What came first—the application or the flowmeter?
Do the terms Vortex, Magnetic, Differential Pressure, Thermal Mass, Variable Area, Orifice, Coriolis, Ultrasonic or Turbine keep you up at night? If you are in the business of Energy Monitoring and Management, these terms are certainly in your vocabulary when it comes to knowing more about the flow rates of your system or process. These terms also describe the majority of electronic and mechanical based flowmeter sensor types that are available today.
Each sensor type has its strengths and weaknesses, which can be debated. Regardless of the debate, market sector definition, or the sensor technology used, a flowmetering device produces the system data you need to support your fiscal, control, and energy management decisions. All of these sensor types have been developed to meet the needs of customer’s flow application characteristics. Whether that application is water, natural gas, heavy crude oil, steam, liquid nitrogen, air, or many more, it is the “Application” consideration that comes first. There is no perfect flowmeter type that fits all applications and if a company makes that statement, they are selling a product and not a solution.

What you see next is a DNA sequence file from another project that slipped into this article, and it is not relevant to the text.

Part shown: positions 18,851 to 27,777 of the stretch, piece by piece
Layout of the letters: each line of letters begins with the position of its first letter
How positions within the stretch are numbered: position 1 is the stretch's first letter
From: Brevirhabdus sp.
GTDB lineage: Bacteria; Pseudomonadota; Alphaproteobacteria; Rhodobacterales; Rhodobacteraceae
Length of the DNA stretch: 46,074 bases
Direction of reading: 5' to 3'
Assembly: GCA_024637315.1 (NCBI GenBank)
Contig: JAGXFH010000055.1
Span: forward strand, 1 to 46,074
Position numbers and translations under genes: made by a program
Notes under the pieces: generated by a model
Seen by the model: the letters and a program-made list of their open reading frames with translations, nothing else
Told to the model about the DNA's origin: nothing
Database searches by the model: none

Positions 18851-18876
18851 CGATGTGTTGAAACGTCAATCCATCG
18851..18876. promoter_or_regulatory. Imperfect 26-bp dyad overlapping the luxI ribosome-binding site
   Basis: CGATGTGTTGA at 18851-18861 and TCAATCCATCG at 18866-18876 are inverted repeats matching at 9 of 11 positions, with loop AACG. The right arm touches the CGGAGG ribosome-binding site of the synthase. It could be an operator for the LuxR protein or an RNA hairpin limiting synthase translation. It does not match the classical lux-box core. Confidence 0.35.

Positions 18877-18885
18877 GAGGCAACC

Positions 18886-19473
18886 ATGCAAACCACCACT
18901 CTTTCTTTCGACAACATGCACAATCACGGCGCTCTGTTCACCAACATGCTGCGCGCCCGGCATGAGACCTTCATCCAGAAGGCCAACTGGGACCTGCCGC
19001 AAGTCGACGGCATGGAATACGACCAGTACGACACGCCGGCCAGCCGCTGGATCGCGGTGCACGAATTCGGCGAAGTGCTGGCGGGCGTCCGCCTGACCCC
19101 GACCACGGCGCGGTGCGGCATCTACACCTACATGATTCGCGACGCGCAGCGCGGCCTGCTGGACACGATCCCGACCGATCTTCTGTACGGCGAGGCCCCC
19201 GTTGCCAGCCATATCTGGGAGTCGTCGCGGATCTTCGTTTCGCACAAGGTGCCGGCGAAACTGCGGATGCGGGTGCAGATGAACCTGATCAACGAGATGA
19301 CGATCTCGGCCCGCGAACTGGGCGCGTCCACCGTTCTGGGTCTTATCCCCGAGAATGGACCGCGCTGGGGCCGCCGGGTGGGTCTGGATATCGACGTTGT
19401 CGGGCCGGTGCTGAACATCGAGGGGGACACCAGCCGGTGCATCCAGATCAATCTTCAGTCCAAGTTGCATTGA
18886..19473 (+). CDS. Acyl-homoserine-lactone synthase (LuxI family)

A solutions-oriented flowmeter company will first understand the flow application completely. Before any flowmeter type is recommended, the fluid type, pipe size, expected flow rates, temperature, and pressures associated with the application must be fully understood. Other application requirements which must be known include: mechanical installation concerns, straight run limitations, a history or familiarity with one type flow sensor over another, and how the flow sensor data will be communicated to the customer. Based upon this complete understanding of the customer’s application, a good flowmeter company will recommend the best sensor type for the job. But sometimes upon careful review of a particular application, it is decided that one of the wide array of flow sensors currently available will not provide the customer with consistent and accurate data from which they can make Energy Monitoring and Management decisions.
When a flowmeter is properly applied for a given application and installed correctly, it generally works as expected year after year. However, when a flowmeter is misapplied it can quickly become the “bad actor” in the plant. So to avoid flowmeter problems, always focus on knowing the flow application parameters and requirements long before deciding to use one type of flowmeter versus another.